left: Shri Jai Narain Vyas Chief Minister of Rajasthan, M.K.Brijraj
Singh of Kotah, Maharani Gayatri Devi of Jaipur, Maharaja Man Singh of
Jaipur, Rajpramukh Rajasthan, M.K. Bhawani Singh of Jaipur, Maharao Bhim
Singh of Kotah
Tiger being brought to shore in Boat. River Chambal Kota 1952
"Ten Days' Sporting Trip in the Jungle of India"*, from The Graphic, 1880
Sketches in Southern India: shooting alligators on the way home from a picnic"*, from The Graphic, 1879
Padding a Tiger"*, 1876
"A Tiger Hunting Party"*, 1876
-the great hunt in india by english--Illustrations of Indian Field
Sports Selected and reproduced from the coloured engravings first
published in 1807 after designs by Captain Thomas Williamson of the
Hunters going out in the morning
Beating Sugar Canes for a Hog
The Chase After a Hog
Hog Hunters Meeting by Surprise a Tigress and her Cubs
Chasing a Tiger Across a River
The Dead Tiger
Shooting a Leopard
Hunting an old Buffalo
Driving a Bear out of Sugar Canes
The Hog Deer at Bay
*An antelope hunt USING TAMED CHEETAH-BY ENGLISH MASTERS OF INDIA 1880
RHINOCEROS FIGHT IN BARODA BEFORE THE PRINCE OF WALES
Lord Curzon of Kedleston with the Maharaja of Rewa and Captain Wigram
"in the jungle with his bag of tigers". Date: 1903. Image from Mary
Evans - Prints Online
The Prince of Wales tiger shooting in India, 1921.
The Prince of Wales tiger shooting in Nepal, the Indian Tour, 1921. The
future King Edward VIII and his entourage pose with a dead tiger.
George V shooting tigers, India, 1911, (1935). The King and Queen Mary travelled to India in 1911 to attend the Delhi Durbar
The Prince and Princess of Wales in shooting dress, 1900.
The hunt -AS SPORTS AND HOBBY - British during colonial rule
Old Asian Hunting Photos
Gaur Hunt - unknown
Maharajah of Bikaneer with his 200th tiger, 1939.
Rhino hunt in Nepal.
Rhino Hunt, possibly Maharajah Citarakhan of Nepal.
Lord and Lady Curzon with tiger shot in India, 1903.
Father and son native tiger hunt, India 1930s.
Indian hunter with a Himalayan black bear, 1930s.
Nepal, butchered rhinos
Lord and Lady Cuzon, governor of India in 1903 with tiger.
Prince of Wales, after his tiger hunt.
Skinning a tiger.
Javan rhino shot on 31 January 1934 at Sindangkerta in West Java.
Specimen is preserved in the Zoological Museum of Buitenzorg (Bogor,
European hunter with a dead Javan rhinoceros, 1895, Java Island.
Borneo, 1925 - Captain George L. Anderson with a Javan Rhinoceros in Sandakan region of Sarawak.
Cambodia, 1930 - William Duckworth with a Javan Rhino.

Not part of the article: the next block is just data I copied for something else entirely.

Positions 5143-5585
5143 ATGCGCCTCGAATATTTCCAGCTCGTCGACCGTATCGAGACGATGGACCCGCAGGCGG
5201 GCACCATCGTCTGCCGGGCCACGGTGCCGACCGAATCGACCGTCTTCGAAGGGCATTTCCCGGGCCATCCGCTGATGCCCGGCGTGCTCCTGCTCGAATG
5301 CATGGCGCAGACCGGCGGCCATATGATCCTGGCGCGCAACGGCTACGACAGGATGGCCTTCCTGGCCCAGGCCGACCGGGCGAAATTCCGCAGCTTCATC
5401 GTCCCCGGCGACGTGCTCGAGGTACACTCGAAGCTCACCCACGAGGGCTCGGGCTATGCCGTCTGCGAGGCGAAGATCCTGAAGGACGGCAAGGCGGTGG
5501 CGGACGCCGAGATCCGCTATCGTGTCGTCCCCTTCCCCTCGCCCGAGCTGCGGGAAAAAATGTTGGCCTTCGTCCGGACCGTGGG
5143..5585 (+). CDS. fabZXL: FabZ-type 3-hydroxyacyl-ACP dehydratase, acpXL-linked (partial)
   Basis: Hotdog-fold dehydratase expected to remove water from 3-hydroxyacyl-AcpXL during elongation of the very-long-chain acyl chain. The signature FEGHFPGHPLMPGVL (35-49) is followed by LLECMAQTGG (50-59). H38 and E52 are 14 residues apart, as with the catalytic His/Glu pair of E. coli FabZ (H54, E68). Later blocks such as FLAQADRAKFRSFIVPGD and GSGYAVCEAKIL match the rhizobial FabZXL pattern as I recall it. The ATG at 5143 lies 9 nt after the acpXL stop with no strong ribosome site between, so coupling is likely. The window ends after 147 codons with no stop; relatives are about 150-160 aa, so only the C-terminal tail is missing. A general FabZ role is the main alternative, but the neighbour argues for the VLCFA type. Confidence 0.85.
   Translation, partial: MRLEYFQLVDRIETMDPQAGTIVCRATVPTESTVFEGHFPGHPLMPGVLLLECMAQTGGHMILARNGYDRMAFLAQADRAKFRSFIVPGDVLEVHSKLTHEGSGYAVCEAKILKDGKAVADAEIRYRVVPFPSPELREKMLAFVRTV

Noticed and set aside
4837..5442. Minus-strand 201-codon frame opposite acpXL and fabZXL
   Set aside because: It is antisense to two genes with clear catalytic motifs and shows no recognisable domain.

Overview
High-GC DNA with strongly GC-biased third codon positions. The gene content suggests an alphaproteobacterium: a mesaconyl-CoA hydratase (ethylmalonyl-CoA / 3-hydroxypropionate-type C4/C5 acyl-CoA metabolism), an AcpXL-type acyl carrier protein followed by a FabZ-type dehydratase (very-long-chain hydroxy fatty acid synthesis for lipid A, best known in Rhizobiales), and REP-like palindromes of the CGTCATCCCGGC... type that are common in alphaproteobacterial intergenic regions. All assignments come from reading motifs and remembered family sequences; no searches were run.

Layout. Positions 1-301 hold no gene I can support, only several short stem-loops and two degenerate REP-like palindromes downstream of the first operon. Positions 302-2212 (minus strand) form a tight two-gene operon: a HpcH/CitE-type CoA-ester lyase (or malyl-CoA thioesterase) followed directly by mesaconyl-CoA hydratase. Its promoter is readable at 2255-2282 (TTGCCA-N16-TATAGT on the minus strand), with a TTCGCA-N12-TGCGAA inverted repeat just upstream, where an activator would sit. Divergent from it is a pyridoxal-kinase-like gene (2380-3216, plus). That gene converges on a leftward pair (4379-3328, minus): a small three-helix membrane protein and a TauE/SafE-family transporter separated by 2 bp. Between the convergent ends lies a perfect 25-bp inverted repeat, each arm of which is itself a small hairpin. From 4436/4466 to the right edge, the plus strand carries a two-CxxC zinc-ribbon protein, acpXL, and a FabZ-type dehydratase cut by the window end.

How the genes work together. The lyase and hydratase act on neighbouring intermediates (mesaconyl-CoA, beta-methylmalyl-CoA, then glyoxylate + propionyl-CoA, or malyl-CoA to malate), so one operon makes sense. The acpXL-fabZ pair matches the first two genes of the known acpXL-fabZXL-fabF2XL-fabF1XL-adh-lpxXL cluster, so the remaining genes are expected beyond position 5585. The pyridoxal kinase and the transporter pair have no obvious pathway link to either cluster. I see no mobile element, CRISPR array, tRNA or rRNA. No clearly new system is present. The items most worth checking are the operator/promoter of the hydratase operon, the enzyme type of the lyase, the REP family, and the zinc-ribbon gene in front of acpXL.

Sumatra, 1952. From T. Schilling, Tijgermensen van Anai with trophy Sumatran rhino and native guides.
The Man-Eater of Champawat.
Champawat Tiger is a legendary female Bengal Tiger. She is allegedly
responsible for more then 400 human deaths in Nepal and the Kumaon area
of India in the early 20th century. This tiger was often seen roaming
the streets outside populated villages and would even try to break into
huts. She was shot the day after killing a 16-year-old girl. Even today
there remains a “cement board” marking the place where the tiger fell in
Champawat town. An autopsy revealed that the tiger had broken upper and
lower canine teeth on the right side of her mouth, which is often the
case with man-eating animals. As humans are easier forms of prey. Around
the same time the Panar Leopard was terrorizing people in the Kumaon
District of Northern India. This male leopard is also alleged to have
killed around 400 citizens, striking utter fear in the parents and
children of many small villages. Both of these animals were hunted down
and killed by legendary big cat hunter and author Jim Corbett. Corbett
was an Indian-born British conservationist who was extremely talented at
stalking and killing man-eaters. These two animals are widely regarded
as the most deadly of all time.
Baikov, a lifetime member of the Society of Study of the Manchurian
territory, the author of the book "In mountains and woods of Manchuria",
St.-Petersburg,1915. Posing with a Manchurian tiger trophy at home.
A man-eater hunted in India by John Stoddard with natives, 1890s. Published in "India - 13 volumes" by John L. Stoddard in 1901.
Jim Corbet and the man-eating leopard of Rudraprayag, India.
"The Mother Of Evil" , terror of the hills, the man eating tigreass of Tallades, shot by Jim Corbet.
King George V of Britain, mounted on elephant during a shikar in Nepal, 1911.
Bird shooting party in Mandalay, western Burma, 1885.
King George V, mounted on elephant, departing for a shikar.
massive tiger hunt organized by Maharajah of Alwar in 1926 for his
British guests: a dozen elephants and aproximately 300 people involved.
Queen Elizabeth II and Prince Philip on tiger hunt in India, 1961.
Sher shikar, tiger hunt in Kerala, India.
Hunting party in India with five tigers and one rhinoceros, possibly late 1920s.
Maharajah's daughter with dead leopard.
Indian potentates with tigers and Rolls Royces, Narsingh, India
Pig Sticking Club, India
British sportsmen in India, 1880s
Another of Jim Corbett and the Bachelor of Powagarh.
taken in Alwar state, Maharaj Jay Singh of Alwar can be seen standing
with sola topee or hat behind the tiger. My great grandfather is 2nd
from the right with sola toppee in hand.
Walter "Tiger" Smith, not an Indian photo but after an Indian hunting trip.
The Rolls-Royce of the Maharaja of Narsingarh from the book "The Automobiles of the Maharajas"
ANTELOPE HUNTING USING CHEETAH[BEFORE CHEETAH BECAME EXTINCT IN INDIA ]ENGLISH SPORT
1890 'khedah' catching wild elephants in camouflaged enclosure at MYSORE STATE SOUTH INDIA